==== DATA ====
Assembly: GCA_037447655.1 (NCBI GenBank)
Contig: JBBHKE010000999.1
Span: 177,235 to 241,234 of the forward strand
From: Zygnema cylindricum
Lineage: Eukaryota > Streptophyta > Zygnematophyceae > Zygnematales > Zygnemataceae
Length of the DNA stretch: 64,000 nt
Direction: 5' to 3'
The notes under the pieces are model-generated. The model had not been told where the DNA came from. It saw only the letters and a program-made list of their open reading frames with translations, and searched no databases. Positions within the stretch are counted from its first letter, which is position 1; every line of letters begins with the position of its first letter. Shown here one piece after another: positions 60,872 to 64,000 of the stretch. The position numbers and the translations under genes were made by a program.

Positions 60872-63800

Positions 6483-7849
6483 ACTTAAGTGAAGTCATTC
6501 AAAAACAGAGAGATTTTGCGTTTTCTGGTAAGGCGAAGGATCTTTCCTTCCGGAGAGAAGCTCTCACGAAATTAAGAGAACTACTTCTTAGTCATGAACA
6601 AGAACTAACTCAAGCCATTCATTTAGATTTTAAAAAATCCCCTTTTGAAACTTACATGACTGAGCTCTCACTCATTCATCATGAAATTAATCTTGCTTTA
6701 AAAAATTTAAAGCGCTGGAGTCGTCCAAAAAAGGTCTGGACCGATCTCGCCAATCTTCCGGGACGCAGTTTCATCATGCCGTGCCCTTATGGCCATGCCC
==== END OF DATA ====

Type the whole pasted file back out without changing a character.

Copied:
Assembly: GCA_037447655.1 (NCBI GenBank)
Contig: JBBHKE010000999.1
Span: 177,235 to 241,234 of the forward strand
From: Zygnema cylindricum
Lineage: Eukaryota > Streptophyta > Zygnematophyceae > Zygnematales > Zygnemataceae
Length of the DNA stretch: 64,000 nt
Direction: 5' to 3'
The notes under the pieces are model-generated. The model had not been told where the DNA came from. It saw only the letters and a program-made list of their open reading frames with translations, and searched no databases. Positions within the stretch are counted from its first letter, which is position 1; every line of letters begins with the position of its first letter. Shown here one piece after another: positions 60,872 to 64,000 of the stretch. The position numbers and the translations under genes were made by a program.

Positions 60872-63800

Positions 6483-7849
6483 ACTTAAGTGAAGTCATTC
6501 AAAAACAGAGAGATTTTGCGTTTTCTGGTAAGGCGAAGGATCTTTCCTTCCGGAGAGAAGCTCTCACGAAATTAAGAGAACTACTTCTTAGTCATGAACA
6601 AGAACTAACTCAAGCCATTCATTTAGATTTTAAAAAATCCCCTTTTGAAACTTACATGACTGAGCTCTCACTCATTCATCATGAAATTAATCTTGCTTTA
6701 AAAAATTTAAAGCGCTGGAGTCGTCCAAAAAAGGTCTGGACCGATCTCGCCAATCTTCCGGGACGCAGTTTCATCATGCCGTGCCCTTATGGCCATGCCC